American Chemical Society
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Mussel-Inspired Cell/Tissue-Adhesive, Hemostatic Hydrogels for Tissue Engineering Applications

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journal contribution
posted on 2019-07-24, 15:13 authored by Maduru Suneetha, Kummara Madhusudana Rao, Sung Soo Han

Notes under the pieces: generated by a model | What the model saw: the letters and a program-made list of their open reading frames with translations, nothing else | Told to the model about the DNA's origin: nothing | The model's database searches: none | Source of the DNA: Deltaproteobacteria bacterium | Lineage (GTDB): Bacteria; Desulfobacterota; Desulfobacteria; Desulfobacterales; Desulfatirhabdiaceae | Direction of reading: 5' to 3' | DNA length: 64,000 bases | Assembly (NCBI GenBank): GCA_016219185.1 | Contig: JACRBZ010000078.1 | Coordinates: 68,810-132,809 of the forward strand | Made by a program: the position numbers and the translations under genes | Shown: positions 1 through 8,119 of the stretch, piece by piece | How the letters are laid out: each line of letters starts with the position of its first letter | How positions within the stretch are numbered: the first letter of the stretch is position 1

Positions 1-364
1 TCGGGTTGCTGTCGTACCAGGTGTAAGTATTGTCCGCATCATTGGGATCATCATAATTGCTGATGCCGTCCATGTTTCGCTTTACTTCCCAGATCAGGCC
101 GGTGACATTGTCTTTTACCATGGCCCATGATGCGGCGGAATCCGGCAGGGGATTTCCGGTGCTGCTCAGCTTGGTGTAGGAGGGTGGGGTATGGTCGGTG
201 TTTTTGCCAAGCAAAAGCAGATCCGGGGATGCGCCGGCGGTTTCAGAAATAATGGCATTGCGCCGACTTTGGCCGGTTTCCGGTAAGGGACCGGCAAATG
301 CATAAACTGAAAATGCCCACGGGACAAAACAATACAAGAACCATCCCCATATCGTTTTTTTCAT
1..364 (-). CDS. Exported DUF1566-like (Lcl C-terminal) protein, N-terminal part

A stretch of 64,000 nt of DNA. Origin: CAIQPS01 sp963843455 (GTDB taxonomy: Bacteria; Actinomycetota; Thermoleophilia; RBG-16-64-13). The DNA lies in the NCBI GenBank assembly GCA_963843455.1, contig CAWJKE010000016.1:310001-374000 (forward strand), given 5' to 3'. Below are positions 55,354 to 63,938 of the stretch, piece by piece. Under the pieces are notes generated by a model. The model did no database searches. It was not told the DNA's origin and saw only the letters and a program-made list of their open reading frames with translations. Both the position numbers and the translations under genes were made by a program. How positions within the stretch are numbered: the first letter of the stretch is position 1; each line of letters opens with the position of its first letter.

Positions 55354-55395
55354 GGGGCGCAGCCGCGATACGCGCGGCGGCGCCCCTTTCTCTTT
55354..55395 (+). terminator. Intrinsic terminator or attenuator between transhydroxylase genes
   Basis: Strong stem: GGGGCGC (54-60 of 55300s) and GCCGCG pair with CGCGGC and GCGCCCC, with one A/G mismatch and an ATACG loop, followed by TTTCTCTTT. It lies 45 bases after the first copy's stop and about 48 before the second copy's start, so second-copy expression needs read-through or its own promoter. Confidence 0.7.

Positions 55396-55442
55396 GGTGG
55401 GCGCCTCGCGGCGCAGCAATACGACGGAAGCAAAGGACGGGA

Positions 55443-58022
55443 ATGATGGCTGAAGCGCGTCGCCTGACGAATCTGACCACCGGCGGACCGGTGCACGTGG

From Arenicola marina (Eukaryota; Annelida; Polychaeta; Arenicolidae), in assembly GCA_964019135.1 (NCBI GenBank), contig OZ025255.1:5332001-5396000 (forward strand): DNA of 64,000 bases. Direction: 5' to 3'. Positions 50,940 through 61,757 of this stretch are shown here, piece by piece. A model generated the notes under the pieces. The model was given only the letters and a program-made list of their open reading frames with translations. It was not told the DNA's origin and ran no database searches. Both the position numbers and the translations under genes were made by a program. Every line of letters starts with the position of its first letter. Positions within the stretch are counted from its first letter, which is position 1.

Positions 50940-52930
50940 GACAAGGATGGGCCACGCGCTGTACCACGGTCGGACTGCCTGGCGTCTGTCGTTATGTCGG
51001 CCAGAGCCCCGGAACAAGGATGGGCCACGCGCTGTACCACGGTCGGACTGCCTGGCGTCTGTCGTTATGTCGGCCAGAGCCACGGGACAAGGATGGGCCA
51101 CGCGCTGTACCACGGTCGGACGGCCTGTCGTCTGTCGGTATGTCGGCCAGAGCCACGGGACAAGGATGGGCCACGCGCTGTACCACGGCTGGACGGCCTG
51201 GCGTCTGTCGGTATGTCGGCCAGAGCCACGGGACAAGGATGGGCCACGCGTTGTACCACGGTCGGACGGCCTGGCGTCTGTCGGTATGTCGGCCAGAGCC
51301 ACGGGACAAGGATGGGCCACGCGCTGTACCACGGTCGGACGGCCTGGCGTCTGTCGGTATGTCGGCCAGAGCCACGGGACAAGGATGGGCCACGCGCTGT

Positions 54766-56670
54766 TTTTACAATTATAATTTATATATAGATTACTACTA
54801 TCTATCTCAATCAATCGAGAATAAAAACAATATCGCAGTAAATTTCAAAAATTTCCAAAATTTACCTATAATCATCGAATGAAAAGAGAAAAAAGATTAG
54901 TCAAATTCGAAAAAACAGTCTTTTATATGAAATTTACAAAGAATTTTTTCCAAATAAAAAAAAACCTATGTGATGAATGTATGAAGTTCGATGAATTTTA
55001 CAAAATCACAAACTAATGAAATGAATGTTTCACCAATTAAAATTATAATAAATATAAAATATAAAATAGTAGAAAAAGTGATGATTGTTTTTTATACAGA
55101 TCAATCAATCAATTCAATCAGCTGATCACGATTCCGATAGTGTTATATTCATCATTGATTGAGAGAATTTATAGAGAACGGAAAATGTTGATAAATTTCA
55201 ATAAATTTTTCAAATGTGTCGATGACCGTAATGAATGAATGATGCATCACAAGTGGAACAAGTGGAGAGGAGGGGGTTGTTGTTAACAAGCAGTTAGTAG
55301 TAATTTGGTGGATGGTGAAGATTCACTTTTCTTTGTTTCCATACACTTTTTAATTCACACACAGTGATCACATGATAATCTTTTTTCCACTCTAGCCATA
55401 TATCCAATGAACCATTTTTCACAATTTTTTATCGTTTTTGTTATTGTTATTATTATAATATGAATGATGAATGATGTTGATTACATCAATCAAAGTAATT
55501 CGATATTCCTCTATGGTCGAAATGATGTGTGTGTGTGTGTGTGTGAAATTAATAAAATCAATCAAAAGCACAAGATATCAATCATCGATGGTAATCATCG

The combination of multiple physiological (swelling, porosity, mechanical, and biodegradation) and biological (cell/tissue-adhesive, cell proliferation, and hemostatic) properties on a single hydrogel has great potential for skin tissue engineering. Adhesive hydrogels based on polydopamine (PDA) have become the most popular in the biomedical field; however, integrating multiple properties on a single adhesive hydrogel remains a challenge. Here, inspired by the chemistry of mussels, we developed PDA–sodium alginate–polyacrylamide (PDA–SA–PAM)-based hydrogels with multiple physiological and biological properties for skin tissue engineering applications. The hydrogels were prepared by alkali-induced polymerization of DA followed by complexation with SA in PAM networks. The chemical composition of the hydrogels was characterized by X-ray photoelectron spectroscopy. PDA–SA complexed chains were homogeneously dispersed in the PAM network and exhibited good elasticity and excellent mechanical properties, such as a compressive stress of 0.24 MPa at a compression strain of 70% for 0.4PDA–SA–PAM. The adhesive hydrogel also maintained a highly interconnected porous structure (∼94% porosity) along with PDA microfibrils. The hydrogel possesses outstanding swelling and biodegradability properties. Owing to the presence of the PDA–SA complex in the PAM network, the hydrogels show good adhesion to various substrates (plastic, skin, glass, computer screens, and leaves); for example, the adhesive strength of the 0.4PDA–SA–PAM to porcine skin was 24.5 kPa. The adhesive component of the PDA–SA chains in the PAM network significantly improves the cell proliferation, cell attachment, cell spreading, and functional expression of human skin fibroblasts (CCD-986sk) and keratinocytes. Moreover, the PDA chains exhibited good hemostatic properties, resulting in rapid blood coagulation. Considering their excellent cell affinity, and rapid blood coagulation ability, these mussel-inspired hydrogels have substantial potential for skin tissue engineering applications.